The war in Afghanistan has been waged since October 7, 2001, with the first contingents of regular Canadian soldiers arriving in January and February of the following year. Earlier, forty operators from Canada’s Joint Task Force Two had been sent to Afghanistan in December 2001 to work with the Americans in their effort to remove the Taliban.
The strategically important centres of Mazar-i-Sharif and Kabul fell in November 2001 and the Taliban retreated from the north of the country, paving the way for the installation of the newly formed Karzai administration. Hamid Karzai has been the President and leader since December 20, 2001, and the current parliament was elected in 2005.
In other words, the current state of Afghanistan is not a new one, but rather it is, at least, five years old and by some measurements closer to nine years old.
My point here is that at some point that country—including its leaders and its government—will have to be left to stand on its own two feet. There has been plenty of time and billions of dollars available for Afghanistan to recruit and train a national force sufficient to take on the Taliban without outsiders having to do their fighting for them.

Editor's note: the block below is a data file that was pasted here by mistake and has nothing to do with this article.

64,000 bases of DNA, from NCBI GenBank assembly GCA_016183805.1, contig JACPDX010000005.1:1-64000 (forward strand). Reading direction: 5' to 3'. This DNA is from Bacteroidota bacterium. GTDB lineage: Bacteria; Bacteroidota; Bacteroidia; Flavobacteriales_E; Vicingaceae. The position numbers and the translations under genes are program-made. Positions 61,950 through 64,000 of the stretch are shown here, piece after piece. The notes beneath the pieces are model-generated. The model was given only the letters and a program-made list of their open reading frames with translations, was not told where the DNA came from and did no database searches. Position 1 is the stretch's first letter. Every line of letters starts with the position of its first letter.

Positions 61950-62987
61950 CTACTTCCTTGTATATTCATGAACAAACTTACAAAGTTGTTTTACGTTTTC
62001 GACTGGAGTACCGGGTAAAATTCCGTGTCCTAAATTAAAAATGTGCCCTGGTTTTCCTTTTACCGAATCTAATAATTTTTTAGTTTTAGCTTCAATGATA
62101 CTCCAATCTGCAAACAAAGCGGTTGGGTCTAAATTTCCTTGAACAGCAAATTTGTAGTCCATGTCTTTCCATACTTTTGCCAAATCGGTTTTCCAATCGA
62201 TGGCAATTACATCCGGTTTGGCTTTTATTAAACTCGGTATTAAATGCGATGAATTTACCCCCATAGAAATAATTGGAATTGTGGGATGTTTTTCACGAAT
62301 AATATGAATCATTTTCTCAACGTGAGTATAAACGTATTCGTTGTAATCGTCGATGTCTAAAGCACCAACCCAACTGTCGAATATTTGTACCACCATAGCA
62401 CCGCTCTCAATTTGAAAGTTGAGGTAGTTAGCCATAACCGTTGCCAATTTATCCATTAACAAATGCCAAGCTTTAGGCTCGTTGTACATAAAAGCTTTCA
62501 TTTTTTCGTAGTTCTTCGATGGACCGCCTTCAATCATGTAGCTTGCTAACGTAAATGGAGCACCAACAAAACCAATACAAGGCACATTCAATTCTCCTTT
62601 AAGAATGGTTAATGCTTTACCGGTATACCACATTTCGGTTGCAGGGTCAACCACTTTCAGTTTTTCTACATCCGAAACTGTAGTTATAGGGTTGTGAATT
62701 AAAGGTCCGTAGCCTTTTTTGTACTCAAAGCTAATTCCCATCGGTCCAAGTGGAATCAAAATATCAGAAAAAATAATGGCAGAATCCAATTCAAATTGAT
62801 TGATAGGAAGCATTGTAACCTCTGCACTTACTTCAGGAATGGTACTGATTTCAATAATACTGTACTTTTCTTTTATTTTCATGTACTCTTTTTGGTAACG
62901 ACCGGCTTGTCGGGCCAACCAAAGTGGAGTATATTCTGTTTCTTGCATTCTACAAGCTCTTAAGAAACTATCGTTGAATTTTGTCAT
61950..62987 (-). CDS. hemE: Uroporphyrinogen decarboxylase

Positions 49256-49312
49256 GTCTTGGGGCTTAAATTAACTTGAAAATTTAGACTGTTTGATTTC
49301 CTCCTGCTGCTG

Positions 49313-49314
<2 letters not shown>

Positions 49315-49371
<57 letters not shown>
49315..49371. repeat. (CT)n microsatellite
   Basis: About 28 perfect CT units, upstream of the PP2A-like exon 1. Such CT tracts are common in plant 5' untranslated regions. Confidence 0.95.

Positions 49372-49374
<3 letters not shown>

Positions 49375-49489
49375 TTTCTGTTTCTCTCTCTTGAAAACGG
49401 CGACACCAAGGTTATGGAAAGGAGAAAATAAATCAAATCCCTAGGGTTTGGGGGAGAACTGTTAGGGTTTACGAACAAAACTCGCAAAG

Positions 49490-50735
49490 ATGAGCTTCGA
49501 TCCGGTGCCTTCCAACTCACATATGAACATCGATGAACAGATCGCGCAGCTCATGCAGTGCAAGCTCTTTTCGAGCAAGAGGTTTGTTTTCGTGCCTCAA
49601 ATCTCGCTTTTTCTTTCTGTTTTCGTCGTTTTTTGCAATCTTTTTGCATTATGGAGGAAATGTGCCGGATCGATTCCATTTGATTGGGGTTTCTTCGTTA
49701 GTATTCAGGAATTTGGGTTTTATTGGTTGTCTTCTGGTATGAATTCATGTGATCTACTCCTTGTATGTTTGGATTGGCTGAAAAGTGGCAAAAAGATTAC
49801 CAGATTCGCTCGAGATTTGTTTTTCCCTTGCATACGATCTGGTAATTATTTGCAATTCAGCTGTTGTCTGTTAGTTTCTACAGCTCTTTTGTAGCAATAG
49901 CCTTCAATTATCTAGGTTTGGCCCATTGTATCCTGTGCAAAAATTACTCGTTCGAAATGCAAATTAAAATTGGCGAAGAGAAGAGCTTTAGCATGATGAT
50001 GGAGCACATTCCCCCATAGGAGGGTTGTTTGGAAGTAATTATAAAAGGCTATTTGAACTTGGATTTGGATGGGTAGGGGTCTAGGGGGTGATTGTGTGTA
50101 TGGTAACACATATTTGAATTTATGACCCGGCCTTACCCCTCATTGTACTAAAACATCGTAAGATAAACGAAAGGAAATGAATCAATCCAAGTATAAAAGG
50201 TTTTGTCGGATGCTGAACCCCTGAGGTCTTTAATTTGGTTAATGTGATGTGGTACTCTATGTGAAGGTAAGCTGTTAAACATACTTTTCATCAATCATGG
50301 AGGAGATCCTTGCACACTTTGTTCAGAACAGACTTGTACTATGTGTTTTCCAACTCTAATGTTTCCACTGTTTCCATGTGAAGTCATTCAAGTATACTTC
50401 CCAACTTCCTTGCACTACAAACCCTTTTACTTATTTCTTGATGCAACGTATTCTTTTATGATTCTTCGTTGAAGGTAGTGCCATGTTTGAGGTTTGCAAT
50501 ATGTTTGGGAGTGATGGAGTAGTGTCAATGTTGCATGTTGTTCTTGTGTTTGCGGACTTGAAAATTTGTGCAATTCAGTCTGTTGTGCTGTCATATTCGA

At the start of the Second World War in September 1939, Canada, Great Britain and the United States had very little in the way of standing armies, navies or air forces. Nor did they really have the industrial infrastructure to equip them. Despite this, those countries were able to lead, and provide most of the forces for, the invasion of Europe at Normandy on June 6, 1944, a scant three and a half years later.
Canada, Great Britain and the United States went from a near-zero base to combined armies, navies and air forces capably of taking on and defeating what was—until that time—the most powerful war machine ever in less than four years, while holding off the powerful Japanese at the same time.
Surely then Afghanistan could have built and trained its forces in five to nine years. After all, it doesn’t have to build a war industry to manufacture anything. All their equipment needs can be purchased.
Billions of dollars have been poured into Afghanistan, thousands of lives have been lost. Any obligation we felt we had to that country has been more than paid off. It’s now time to go, and we needn’t cast a glance over our shoulders as we leave that misbegotten place. No more Canadian treasure or lives need be wasted there.
We are committed to remain for under a year more, but not a day longer should we stay; not a cent more of treasure should we contribute. Enough is enough.
It’s time to leave.